Cybersecurity threats are an ongoing problem, and one that’s growing: It’s hard to go a month without some organization reporting a breach or other problems. There were, for instance, more reported instances of data breaches in the U.S. during the first half of 2018 than in all of 2013, according to a report on Statista.
Yet, no matter how extensive cybersecurity measures are, the human element is a regular issue: Specifically, how well employees comply with the new procedures, sometimes handed down from people far removed from the employees’ department, who don’t necessarily understand all the ins and outs of how those employees do their daily work. A well-thought-out plan can go sideways, for instance, if team members ignore some of the steps involved to save time or avoid hassles — something quite possible, if they don’t understand why a task exists in the first place.
So how do you ensure individual buy-in, in order to keep your organization protected against data breaches or other security issues? Below, eight members of Forbes Technology Council share their preferred methods for boosting cybersecurity buy-in, as well as discuss why the approaches work. Here’s what they said:
- Make Understanding A Priority
Security and compliance actually have two separate goals. A compliance program should focus on the minimally invasive way to meet all public policy and industry rules to prevent fines or other sanctions. Security is about providing the correct level of protection to make an asset an unattractive target for a criminal. When employees understand the objective and outcome, you create buy-in. – Bret Piatt, Jungle Disk
- Lay Out All Of The Facts
It has become abundantly clear in the last 12 months in the world of cutting-edge technology companies, that customer data must be protected and respected to a massive degree. Such behavior does not merely grant your firm a competitive advantage. Rather, it is singularly pivotal to your firm’s very survival in the digital age. Make this fact clear to your teams on day one, and every day after. – Zia Yusuf, Velocity
- Clearly Define Policies
Often employees are left guessing “what’s our policy?” The ISO Compliance regime allows companies to clearly define those policies or rules, and then audit. Employees aren’t left guessing, for example, whether they can connect their personal Bluetooth fitness tracker. Employees need to feel good about their role in security, model good behaviors, and to be the sentinels when things don’t look right. – Phil Quade, Fortinet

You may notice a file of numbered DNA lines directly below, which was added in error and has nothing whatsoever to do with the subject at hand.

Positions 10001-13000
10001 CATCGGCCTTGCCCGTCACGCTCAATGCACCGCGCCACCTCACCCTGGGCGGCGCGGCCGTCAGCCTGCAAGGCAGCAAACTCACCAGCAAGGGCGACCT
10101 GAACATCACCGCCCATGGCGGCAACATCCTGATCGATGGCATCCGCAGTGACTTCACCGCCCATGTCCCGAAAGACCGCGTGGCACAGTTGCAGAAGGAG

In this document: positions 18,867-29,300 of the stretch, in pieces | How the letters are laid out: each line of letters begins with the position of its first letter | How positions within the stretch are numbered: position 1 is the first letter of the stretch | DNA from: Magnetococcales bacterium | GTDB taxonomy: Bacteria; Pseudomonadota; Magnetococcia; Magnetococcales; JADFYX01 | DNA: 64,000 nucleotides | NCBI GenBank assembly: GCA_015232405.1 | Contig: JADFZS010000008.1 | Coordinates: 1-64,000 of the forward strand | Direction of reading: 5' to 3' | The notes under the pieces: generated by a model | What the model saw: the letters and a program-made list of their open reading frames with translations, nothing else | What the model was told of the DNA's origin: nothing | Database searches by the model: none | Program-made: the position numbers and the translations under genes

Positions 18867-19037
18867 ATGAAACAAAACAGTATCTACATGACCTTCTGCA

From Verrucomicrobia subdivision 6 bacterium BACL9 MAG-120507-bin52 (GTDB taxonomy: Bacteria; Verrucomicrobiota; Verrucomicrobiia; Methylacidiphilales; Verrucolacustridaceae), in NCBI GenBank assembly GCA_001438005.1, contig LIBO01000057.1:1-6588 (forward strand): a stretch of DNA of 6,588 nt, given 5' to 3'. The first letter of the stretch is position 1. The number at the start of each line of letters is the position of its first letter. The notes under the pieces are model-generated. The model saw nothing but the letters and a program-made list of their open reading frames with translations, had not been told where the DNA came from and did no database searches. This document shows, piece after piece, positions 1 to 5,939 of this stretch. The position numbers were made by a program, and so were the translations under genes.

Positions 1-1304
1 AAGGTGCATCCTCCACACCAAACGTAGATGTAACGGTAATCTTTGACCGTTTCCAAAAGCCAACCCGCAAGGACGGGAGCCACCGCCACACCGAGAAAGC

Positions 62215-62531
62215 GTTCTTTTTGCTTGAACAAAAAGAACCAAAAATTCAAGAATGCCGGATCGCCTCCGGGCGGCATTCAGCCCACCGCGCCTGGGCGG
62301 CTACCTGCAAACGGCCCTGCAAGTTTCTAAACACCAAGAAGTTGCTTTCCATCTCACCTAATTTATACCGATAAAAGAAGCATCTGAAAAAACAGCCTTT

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- Make It An Employee-Managed Initiative
Make cybersecurity an “employee-managed initiative.” Involve them in the “internal security committee” that tracks compliance. Communicate cybersecurity’s importance and the impact it has on the business using terms and language they understand. We use comic book-like imagery and sci-fi and comic language in posters across the office that reinforces the message without being suffocating. – AshwinRamasamy, PipeCandy, Inc.
- Demo A Break-In
Typical security procedures seem more like theatre than security, forcing employees through repetitive steps with no clear meaning. One of the best ways I’ve found to get employee buy-in is to demonstrate how vulnerable the company is to security violations. You can do this by having employees attempt to break in themselves, or watch someone else do so. It makes security real to watch it fail. – Sean Byrnes, Outlier AI, Inc.
Read more in The Cybersecurity Maturity Model: A Means To Measure And Improve Your Cybersecurity Program
- Create Security Roles
Protecting your company against attacks includes having a reliable team of experts in place who will identify risks in your network and business systems, while proactively creating mitigation strategy. Creating security roles and setting limited access required by each position and educating employees by holding yearly cybersecurity seminars will play a vital role in cybersecurity compliance. – Lana Vernovsky, Dynamics Resources
- Illustrate Importance
The best way to improve employee buy-in and compliance on cybersecurity features is to illustrate the importance of these issues. Regular training can help improve your employees’ understanding of company policies and will help to strengthen mutual goals, even through interpersonal differences. – Schieler Mew, CS Design Studios
- Make It A Part Of New-Employee Orientation
In our industry, we deal with sensitive customer data, including their bank account information. As part of new-employee orientation, I personally ask all new employees to safeguard this data and explain how our policies and training help us exceed customer expectations on protecting their confidential data. – VinayPai, Bill.com